Hero (movie)

From Academic Kids

Hero (Template:Zh-cp) is a film first released in China on October 24, 2002. It was both the most expensive and the highest-grossing motion picture in Chinese cinema history. It hit US theaters on August 27, 2004 despite the fact that the Asian DVD had already been available for over a year. It became the top-grossing film in the first week of its US debut, at US$18M, and continued to lead the US box office in its second week at US$11.5M. It fell to the 4th place in its third week at US$4.4M. It set a record as the highest-grossing opening-weekend foreign language film in the United States. The US edition of the DVD, with Mandarin, English and French sound track, was released on November 30, 2004.

Hero is a movie of the wuxia genre, directed by Zhang Yimou. It stars Jet Li as the nameless hero, loosely based on the legendary Jing Ke. A team of assassins are played by Maggie Cheung (Flying Snow), Tony Leung Chiu Wai (Broken Sword), Donnie Yen (Long Sky), and Zhang Ziyi (Moon). Chen Daoming plays their intended target, the King of Qin.



The movie is set during the Warring States Period. It tells the story of assassination attempts on the king of Qin by legendary warriors who seek revenge for his subjugation of their nation. The king justifies his actions in the cause of unifying China, using the fact that there is no common writing system among the people to illustrate this. In the text at the end of the film, the king is identified as Ying Zheng, who in 221 BC did indeed unite China under his command and become its first emperor, Qin Shi Huang (lived 259-210 BC; reigned 246-210 BC).

The film was Zhang's first attempt at this genre, and it uses a highly unusual structure. Conflicting versions of the events are recounted by different characters, in a structure reminiscent of Kurosawa's Rashomon (1950). Each section uses a different color scheme depending on the narrator, similar to how different color schemes are adopted in different rooms in Peter Greenaway's The Cook, The Thief, His Wife & Her Lover; Zhang's movies often feature rigorous color schemes.

An interesting point is that, as the movie progresses and more versions of the same story are presented, the characters of the narration improve with each new telling. They grow more intelligent, insightful, and thoughtful as the plot progresses. At the start of the movie, during the first story told by the Nameless Hero, Broken Sword is portrayed as a mere brawler and Flying Snow seems ruled by her thoughts of the past and her hatred/love of Broken Sword; at the conclusion of the movie, in the Nameless Hero's final story and the scenes after his death, Broken Sword is presented as a deeply contemplative and forward-thinking warrior and Flying Snow is a woman who feels the weight of their entire civilisation resting upon her shoulders in addition to her own feelings. They are forced to grapple with complex issues that force them to think rather than fight, and they must weigh their own lives against their entire nation.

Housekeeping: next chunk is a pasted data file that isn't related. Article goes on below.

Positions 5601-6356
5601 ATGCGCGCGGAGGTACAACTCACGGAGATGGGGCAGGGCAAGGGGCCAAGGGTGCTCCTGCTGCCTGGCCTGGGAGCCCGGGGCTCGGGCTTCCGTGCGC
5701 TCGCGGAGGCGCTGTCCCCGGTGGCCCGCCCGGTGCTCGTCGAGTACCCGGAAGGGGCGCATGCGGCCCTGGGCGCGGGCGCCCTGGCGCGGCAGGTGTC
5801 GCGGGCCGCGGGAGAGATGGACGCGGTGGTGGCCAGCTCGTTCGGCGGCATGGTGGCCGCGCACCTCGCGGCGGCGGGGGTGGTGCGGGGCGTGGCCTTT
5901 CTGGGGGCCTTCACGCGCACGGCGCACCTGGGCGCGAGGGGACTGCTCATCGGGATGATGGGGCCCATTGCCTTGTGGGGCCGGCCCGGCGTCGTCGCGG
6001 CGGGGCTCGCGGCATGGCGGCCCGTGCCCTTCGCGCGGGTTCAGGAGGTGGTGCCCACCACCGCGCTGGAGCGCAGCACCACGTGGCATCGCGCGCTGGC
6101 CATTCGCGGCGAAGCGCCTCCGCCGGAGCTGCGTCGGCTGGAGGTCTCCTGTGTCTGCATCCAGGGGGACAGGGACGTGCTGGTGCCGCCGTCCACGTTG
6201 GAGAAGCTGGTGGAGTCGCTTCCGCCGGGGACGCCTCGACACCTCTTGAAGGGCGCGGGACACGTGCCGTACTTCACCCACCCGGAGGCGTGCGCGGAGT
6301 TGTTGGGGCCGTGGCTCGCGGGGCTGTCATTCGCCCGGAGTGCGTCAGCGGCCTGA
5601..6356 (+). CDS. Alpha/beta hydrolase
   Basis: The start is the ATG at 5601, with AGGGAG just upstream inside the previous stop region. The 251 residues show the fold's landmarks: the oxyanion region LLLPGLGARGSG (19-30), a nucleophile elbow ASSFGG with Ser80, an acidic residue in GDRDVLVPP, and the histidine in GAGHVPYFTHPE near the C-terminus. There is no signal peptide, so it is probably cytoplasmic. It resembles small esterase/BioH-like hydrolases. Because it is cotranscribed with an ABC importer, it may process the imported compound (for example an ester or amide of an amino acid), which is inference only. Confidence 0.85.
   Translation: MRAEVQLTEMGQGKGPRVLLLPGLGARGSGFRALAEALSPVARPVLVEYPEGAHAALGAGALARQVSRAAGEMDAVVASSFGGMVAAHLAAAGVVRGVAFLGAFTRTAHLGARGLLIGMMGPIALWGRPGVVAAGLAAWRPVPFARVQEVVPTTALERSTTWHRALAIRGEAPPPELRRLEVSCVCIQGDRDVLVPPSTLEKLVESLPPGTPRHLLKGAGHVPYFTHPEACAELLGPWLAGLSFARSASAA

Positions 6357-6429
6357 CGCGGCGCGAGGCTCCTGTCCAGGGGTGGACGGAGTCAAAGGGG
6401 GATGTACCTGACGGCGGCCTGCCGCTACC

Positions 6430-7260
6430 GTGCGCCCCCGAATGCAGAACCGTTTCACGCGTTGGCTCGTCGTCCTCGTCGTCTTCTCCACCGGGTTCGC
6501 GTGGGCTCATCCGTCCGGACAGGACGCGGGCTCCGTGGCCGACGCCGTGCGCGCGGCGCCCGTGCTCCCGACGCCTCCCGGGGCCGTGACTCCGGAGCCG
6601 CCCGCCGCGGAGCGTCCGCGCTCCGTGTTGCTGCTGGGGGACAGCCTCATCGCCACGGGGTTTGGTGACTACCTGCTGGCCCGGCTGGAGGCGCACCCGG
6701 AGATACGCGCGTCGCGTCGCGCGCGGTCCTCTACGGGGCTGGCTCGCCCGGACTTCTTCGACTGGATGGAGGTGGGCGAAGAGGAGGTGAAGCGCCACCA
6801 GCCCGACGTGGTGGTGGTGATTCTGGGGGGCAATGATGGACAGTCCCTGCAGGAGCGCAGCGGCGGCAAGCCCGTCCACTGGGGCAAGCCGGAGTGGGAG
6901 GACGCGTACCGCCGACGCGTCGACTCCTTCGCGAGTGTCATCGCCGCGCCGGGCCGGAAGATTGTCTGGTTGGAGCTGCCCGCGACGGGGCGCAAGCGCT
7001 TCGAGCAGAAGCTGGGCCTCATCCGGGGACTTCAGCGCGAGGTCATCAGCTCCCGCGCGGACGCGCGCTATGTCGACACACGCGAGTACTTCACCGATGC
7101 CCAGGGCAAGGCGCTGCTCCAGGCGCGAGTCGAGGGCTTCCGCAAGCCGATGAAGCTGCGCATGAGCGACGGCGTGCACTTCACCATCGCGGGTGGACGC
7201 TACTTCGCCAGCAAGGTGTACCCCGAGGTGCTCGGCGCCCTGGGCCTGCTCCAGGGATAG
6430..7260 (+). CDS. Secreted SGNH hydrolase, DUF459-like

The film has a tragic structure; its six main characters come to realize that China's unity depends on their own decisions and actions. This feeling of patriotic responsibility conflicts with their own personal desires for revenge, and with their relationships to each other. Ultimately, the film's conclusion is that of a classic tragedy.

Political meaning?

Although inspired in part by the success of movies such as Crouching Tiger, Hidden Dragon, the film failed to be as successful as its makers hoped, in part due to criticism overseas at a perceived pro-totalitarian and pro-Chinese reunification subtext. Critics also cited as evidence the support given to the film by the government of the People's Republic of China. These critics argue that the ulterior meaning of the film is the triumph of security and stability over liberty and human rights and that the concept of all under heaven is used to justify the incorporation of areas such Tibet and Xinjiang within the People's Republic of China and promote the reunification of Taiwan with mainland China.

This would not be the only time that Zhang Yimou has been thus criticized; Zhang purportedly withdrew from the 1999 Cannes Film Festival to protest similar criticism, though some believe that Zhang had other reasons [1] (http://wikisource.org/wiki/Zhang_Yimou_withdraws_from_Cannes). However, defenders of Zhang Yimou and his film argue that the Chinese government's support of Hero is no different from the US military providing support to filmmakers portraying US armed forces in a positive light. Others reject entirely that Zhang Yimou had any political motives in making the film.

Filming Locations

  • Jiuzhaigou Valley: The flying fight scene between Nameless and Broken Sword was filmed above the waters of Arrow Bamboo Lake in the Jiuzhaigou Valley of northern Sichuan.

Awards and Recognition

Hero was nominated for the Best Foreign Language Film Oscar at the 2003 Academy Awards.

Zhang Yimou won the Alfred Bauer Award at the Berlin International Film Festival in 2003 for his work in Hero.

Among the movie's other awards include the Chicago Film Critics Association' award for Best Cinematography, which it won with Martin Scorsese's The Aviator. It was also the recipient of seven Hong Kong Film Awards in 2003, including Best Cinematography, Best Art Direction, Best Visual Effects, and Best Sound. It was nominated for seven other awards, including Best Picture, Best Screenplay, Best Actress, and Best Director.

The National Society of Film Critics awarded the director with the Best Director award. The New York Film Critics Circle recognized cinematographer Christopher Doyle with its award for Best Cinematography.

The Online Film Critics Society awarded Hero Best Cinematography and Best Foreign Language Film.

See also

External links


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